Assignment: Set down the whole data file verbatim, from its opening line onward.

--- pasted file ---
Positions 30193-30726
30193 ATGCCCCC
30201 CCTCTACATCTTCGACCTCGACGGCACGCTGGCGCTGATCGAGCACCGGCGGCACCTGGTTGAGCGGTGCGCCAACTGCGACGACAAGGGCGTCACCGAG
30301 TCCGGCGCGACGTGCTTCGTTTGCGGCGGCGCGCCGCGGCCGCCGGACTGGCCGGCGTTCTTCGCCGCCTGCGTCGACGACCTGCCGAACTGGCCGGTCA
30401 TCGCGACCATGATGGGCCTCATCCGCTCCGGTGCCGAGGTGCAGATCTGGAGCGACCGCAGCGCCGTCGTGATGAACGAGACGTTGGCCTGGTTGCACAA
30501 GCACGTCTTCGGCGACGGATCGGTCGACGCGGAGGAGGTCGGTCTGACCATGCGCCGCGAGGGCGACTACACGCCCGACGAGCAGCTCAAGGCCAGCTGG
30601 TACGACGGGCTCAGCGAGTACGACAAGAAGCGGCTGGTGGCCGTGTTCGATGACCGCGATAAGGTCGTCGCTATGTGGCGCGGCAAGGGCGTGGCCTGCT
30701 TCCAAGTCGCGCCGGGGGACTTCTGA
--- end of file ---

Positions 30193-30726
30193 ATGCCCCC
30201 CCTCTACATCTTCGACCTCGACGGCACGCTGGCGCTGATCGAGCACCGGCGGCACCTGGTTGAGCGGTGCGCCAACTGCGACGACAAGGGCGTCACCGAG
30301 TCCGGCGCGACGTGCTTCGTTTGCGGCGGCGCGCCGCGGCCGCCGGACTGGCCGGCGTTCTTCGCCGCCTGCGTCGACGACCTGCCGAACTGGCCGGTCA
30401 TCGCGACCATGATGGGCCTCATCCGCTCCGGTGCCGAGGTGCAGATCTGGAGCGACCGCAGCGCCGTCGTGATGAACGAGACGTTGGCCTGGTTGCACAA
30501 GCACGTCTTCGGCGACGGATCGGTCGACGCGGAGGAGGTCGGTCTGACCATGCGCCGCGAGGGCGACTACACGCCCGACGAGCAGCTCAAGGCCAGCTGG
30601 TACGACGGGCTCAGCGAGTACGACAAGAAGCGGCTGGTGGCCGTGTTCGATGACCGCGATAAGGTCGTCGCTATGTGGCGCGGCAAGGGCGTGGCCTGCT
30701 TCCAAGTCGCGCCGGGGGACTTCTGA